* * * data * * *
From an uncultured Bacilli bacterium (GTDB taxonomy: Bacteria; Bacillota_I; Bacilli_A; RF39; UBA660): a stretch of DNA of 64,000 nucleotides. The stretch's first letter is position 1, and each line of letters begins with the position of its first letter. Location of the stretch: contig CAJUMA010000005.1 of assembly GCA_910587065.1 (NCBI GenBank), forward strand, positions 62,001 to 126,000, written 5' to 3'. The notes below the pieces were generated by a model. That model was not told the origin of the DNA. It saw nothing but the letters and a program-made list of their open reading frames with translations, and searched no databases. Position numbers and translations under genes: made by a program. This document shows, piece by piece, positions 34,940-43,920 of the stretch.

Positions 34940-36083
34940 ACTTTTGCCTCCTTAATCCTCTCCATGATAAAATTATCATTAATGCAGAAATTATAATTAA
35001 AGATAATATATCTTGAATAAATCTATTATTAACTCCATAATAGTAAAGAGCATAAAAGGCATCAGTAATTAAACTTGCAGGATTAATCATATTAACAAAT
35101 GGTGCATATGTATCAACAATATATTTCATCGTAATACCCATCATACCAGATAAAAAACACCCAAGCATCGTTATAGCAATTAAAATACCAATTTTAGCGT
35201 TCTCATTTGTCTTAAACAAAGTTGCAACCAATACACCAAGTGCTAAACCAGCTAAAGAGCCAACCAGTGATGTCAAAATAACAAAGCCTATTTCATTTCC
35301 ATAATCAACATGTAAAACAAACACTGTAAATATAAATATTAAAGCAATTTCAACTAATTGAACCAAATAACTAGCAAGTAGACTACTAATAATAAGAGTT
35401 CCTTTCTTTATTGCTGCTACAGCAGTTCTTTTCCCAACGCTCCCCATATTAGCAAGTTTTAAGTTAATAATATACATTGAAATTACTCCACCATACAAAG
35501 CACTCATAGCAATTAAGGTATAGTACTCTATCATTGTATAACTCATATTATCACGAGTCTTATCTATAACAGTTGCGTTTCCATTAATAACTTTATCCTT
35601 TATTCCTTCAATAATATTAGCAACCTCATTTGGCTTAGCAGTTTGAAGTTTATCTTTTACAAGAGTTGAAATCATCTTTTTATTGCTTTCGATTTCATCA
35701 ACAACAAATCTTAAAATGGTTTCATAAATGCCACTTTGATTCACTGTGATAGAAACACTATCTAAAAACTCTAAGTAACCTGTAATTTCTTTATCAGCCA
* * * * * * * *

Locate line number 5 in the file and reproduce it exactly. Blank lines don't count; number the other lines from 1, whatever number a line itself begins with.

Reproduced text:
35101 GGTGCATATGTATCAACAATATATTTCATCGTAATACCCATCATACCAGATAAAAAACACCCAAGCATCGTTATAGCAATTAAAATACCAATTTTAGCGT